December 31, 2014

Boss Man

I'm typing this on a Bluetooth keyboard that is linked to my tablet. The whole kit and caboodle easily fits inside a place mat on my kitchen table. That's a far cry from the first automated typing system I used.

This  was back in 1970 when I had just gotten out of the Army. I decided to remain in DC rather than move back to Boston mostly because I already had a job guaranteed me at the U.S Department of Agriculture, plus there was a recession on. So resigning myself to a life of mere money-making, I returned to USDA and settled in at my old agency, The Agricultural Stabilization and Conservation Service, a bureaucratic behemoth that ran all the farm subsidy programs.

I was put into a section that was responsible for issuing internal procedures, a massive library of manuals that filled an entire wall of book cases. This was an era still dominated by paper. An army of clerk-typists churned out ream after ream of paper drafts using electric typewriters, which at that time were the ultimate in electronic sophistication.

But just as the invention of the typewriter wiped out the copyist profession, so too were regular typists about to find themselves on the cutting edge of job extinction. These were the early days of office automation. The newest wrinkle was the word processing center. There were only a handful in the entire Federal government: two were in USDA, and for some reason, I was put in charge of one of them, most likely because no one else was willing to do it.

We used IBM MT/ST's, large rectangular boxes packed with vacuum tubes that were connected to specially-fitted IBM Selectric typewriters. Documents were encoded on magnetic tape about an inch wide. (You could actually see the magnetic coding of each letter on the tape, that's how big these things were.) The idea was you could revise segments of a document without having to retype the entire document. Since our issuances were redrafted many times, it seemed like a word processing center would make things more efficient.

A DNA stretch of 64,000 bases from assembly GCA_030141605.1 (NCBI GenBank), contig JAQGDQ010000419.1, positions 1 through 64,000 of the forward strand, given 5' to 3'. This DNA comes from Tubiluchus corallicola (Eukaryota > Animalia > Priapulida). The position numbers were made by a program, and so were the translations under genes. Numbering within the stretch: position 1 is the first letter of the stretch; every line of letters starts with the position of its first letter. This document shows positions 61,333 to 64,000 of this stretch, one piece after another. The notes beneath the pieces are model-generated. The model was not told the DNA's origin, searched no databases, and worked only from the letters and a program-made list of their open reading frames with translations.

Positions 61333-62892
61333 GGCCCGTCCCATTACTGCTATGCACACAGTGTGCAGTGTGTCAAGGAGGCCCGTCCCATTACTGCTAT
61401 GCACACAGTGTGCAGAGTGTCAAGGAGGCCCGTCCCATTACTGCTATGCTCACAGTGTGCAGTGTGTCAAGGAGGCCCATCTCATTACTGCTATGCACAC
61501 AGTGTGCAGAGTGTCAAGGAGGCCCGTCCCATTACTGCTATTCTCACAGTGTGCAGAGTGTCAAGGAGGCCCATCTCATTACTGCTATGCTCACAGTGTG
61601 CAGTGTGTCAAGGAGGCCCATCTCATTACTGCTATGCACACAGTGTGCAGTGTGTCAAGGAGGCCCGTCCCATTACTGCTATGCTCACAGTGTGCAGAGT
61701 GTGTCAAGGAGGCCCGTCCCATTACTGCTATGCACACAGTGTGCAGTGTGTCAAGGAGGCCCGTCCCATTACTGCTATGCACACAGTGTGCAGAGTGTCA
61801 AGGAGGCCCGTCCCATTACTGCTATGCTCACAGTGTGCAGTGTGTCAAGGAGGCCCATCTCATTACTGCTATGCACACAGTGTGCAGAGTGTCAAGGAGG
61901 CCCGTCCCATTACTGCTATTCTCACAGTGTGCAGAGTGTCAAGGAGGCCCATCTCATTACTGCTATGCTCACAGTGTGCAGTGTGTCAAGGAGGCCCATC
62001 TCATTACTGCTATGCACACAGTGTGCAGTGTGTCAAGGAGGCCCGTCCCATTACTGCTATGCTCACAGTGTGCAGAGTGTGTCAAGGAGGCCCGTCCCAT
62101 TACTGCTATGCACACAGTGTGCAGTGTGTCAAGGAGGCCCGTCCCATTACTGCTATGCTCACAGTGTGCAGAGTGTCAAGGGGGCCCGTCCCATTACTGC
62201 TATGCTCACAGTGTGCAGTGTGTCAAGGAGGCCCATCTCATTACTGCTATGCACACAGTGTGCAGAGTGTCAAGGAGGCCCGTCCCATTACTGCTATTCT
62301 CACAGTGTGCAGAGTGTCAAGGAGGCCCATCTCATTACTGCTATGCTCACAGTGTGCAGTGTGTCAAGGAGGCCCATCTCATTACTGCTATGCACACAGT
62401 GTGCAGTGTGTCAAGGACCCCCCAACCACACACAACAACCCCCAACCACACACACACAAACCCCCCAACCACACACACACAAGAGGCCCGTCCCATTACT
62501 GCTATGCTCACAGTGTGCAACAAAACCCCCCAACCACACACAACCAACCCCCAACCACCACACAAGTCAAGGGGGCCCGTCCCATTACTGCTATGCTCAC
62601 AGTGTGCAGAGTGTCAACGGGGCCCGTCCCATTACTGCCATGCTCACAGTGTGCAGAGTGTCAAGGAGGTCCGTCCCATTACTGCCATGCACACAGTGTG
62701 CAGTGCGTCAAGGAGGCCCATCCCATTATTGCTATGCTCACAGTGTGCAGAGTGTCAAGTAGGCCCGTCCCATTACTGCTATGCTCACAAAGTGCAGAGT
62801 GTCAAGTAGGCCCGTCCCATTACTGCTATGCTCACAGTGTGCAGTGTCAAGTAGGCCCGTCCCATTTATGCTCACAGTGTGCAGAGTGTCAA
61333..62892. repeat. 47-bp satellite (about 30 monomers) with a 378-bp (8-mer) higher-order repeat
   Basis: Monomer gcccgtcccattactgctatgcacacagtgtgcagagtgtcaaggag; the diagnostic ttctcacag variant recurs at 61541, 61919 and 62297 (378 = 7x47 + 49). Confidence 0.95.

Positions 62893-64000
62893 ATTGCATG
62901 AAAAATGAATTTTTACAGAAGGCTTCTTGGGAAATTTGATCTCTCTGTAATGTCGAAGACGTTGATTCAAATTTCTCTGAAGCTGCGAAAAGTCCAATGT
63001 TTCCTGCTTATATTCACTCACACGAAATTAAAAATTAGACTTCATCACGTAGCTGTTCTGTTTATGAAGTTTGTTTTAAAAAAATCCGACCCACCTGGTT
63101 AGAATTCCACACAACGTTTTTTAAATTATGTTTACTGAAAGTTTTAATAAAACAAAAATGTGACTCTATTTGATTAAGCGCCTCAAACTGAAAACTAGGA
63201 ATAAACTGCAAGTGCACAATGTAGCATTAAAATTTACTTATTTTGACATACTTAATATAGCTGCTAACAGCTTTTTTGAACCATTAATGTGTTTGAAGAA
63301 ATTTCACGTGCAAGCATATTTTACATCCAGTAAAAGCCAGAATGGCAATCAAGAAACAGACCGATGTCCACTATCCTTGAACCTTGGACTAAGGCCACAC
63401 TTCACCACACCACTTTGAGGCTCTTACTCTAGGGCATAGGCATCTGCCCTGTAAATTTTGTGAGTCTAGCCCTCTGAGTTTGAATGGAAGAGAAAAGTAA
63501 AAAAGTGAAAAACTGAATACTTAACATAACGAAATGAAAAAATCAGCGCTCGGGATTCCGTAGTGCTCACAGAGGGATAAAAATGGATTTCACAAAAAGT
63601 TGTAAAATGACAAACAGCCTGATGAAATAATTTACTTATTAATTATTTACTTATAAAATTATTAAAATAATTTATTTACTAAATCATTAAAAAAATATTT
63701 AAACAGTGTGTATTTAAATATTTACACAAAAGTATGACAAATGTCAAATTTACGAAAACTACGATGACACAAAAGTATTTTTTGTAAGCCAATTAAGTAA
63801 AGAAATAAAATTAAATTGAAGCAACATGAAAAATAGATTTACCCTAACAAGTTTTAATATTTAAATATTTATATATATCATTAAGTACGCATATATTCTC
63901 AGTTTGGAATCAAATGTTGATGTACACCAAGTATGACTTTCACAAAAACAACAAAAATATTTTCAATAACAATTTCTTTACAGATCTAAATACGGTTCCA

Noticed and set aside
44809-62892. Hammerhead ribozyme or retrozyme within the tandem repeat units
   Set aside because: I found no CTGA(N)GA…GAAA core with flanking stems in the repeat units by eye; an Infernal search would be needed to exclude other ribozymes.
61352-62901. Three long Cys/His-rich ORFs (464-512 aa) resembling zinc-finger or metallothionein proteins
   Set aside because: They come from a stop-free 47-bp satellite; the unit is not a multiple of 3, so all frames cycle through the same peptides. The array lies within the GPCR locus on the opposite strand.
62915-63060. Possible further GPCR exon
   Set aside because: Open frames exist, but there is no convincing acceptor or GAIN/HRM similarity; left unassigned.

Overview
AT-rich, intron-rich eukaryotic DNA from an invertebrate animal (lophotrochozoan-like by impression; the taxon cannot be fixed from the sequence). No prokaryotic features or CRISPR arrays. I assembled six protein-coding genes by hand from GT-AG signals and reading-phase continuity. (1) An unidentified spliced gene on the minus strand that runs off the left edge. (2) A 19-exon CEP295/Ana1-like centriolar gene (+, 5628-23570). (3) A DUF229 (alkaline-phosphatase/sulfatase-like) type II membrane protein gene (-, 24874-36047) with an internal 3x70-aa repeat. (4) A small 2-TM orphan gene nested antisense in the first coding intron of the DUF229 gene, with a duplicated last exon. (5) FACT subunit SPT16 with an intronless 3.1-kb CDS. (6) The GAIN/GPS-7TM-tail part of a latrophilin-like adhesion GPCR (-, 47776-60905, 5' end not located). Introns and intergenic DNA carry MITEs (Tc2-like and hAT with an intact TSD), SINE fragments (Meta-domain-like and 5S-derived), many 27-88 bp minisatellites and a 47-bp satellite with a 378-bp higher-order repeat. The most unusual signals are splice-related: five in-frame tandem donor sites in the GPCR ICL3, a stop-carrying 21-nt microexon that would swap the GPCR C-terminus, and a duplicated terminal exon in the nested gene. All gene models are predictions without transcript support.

My staff consisted of four black ladies, most of them a bit older than me, most of them reentering the work place after having had children. This was my first time supervising anyone, much less a group of women. The times they were a changing, and black power and women's rights were at the forefront of social change, and there I was, stuck in the middle of it all.

I learned a lot about supervising in the year or so I ran my little unit. As time passed, some of the ladies left for other work, others were promoted within my larger unit, and some were asked to leave. My greatest satisfaction came from recognizing talented people and getting them into better positions where they could advance and build a true career. I made some friendships that lasted my entire career at USDA.

Eventually, I was given a chance to join the regular staff. I spent the next several years editing issuances. Trust me when I tell you that pride of authorship could easily be the eighth deadly sin. Over the years, I learned what it takes to be a professional, to be able to do decent work even on the days you didn't feel like doing anything. I also learned that work should never be more important than the people doing the work.

For the rest of my time at USDA, writing and office automation would be the two abiding  elements of my work. I was lucky enough to ride the wave of personal computers and the Internet into a full-time job as a computer specialist, web designer, and programmer. Writing was an integral part of building web sites, as was the willingness to tear things apart and rework them endlessly until it was as close to just right as you could get it, something I learned in my years as an editor.

If you had asked me as a young man what I would do for my life's work, nothing of what I actually ended up doing would have made the list. No way would I have seen myself as a supervisor or an editor or a computer type. I just went with what I had at the time. I never said "no" when asked if I wanted to try something. But I always found a way to carve out a space at work that was my own, a space where I could take a chance on something new, where I could try something different and prove to myself and to others that I could get it done and that it was worth doing. For me, that's about as good as it gets.

1 comment:

  1. Thanks for this enlightning post. Please keep sharing.